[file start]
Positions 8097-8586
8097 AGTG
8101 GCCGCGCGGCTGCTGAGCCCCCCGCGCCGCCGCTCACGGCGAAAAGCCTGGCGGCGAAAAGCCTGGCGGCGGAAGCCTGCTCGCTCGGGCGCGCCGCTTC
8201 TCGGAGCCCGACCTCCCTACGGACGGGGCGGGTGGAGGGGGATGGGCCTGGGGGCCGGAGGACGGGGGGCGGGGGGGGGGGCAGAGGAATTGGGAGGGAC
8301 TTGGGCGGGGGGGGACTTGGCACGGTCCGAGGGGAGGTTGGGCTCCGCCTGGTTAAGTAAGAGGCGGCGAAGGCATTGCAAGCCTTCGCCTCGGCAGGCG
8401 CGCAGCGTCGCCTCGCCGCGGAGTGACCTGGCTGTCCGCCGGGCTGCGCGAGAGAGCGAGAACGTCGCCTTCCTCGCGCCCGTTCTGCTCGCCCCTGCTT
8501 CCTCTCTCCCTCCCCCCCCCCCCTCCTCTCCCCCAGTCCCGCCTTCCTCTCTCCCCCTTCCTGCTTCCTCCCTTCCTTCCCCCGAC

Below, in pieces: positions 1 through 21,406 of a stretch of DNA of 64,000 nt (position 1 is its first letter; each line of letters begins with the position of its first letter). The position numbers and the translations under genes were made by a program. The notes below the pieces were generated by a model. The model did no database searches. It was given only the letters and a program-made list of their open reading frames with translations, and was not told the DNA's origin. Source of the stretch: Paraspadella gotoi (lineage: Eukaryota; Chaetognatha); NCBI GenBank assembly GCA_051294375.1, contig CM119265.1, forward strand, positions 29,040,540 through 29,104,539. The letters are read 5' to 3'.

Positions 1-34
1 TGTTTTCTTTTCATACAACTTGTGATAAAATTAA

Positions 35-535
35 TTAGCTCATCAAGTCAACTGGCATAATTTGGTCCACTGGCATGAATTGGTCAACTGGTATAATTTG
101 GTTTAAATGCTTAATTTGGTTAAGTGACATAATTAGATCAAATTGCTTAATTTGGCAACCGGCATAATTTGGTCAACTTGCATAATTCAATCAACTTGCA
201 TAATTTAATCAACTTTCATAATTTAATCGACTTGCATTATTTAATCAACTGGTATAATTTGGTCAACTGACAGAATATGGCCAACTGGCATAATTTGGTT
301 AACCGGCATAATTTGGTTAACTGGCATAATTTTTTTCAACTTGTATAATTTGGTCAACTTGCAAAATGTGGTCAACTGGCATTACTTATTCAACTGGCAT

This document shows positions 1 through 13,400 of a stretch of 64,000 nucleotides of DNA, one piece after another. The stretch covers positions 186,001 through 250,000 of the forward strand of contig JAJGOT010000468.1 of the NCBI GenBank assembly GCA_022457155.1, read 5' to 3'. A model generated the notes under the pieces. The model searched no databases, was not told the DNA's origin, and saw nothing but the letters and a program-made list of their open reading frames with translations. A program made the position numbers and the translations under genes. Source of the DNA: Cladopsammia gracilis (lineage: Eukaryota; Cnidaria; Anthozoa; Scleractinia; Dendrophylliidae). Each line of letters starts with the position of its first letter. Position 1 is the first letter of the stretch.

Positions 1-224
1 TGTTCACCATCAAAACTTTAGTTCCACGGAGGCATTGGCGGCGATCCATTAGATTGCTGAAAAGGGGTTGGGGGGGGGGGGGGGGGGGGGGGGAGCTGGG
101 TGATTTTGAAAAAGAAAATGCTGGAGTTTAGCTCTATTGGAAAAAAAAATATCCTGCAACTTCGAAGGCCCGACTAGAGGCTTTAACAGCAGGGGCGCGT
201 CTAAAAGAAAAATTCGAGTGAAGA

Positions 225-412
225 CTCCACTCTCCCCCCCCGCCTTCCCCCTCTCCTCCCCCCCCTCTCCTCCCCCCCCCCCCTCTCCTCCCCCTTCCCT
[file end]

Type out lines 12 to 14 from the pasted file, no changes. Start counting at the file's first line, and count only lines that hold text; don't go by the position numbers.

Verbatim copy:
35 TTAGCTCATCAAGTCAACTGGCATAATTTGGTCCACTGGCATGAATTGGTCAACTGGTATAATTTG
101 GTTTAAATGCTTAATTTGGTTAAGTGACATAATTAGATCAAATTGCTTAATTTGGCAACCGGCATAATTTGGTCAACTTGCATAATTCAATCAACTTGCA
201 TAATTTAATCAACTTTCATAATTTAATCGACTTGCATTATTTAATCAACTGGTATAATTTGGTCAACTGACAGAATATGGCCAACTGGCATAATTTGGTT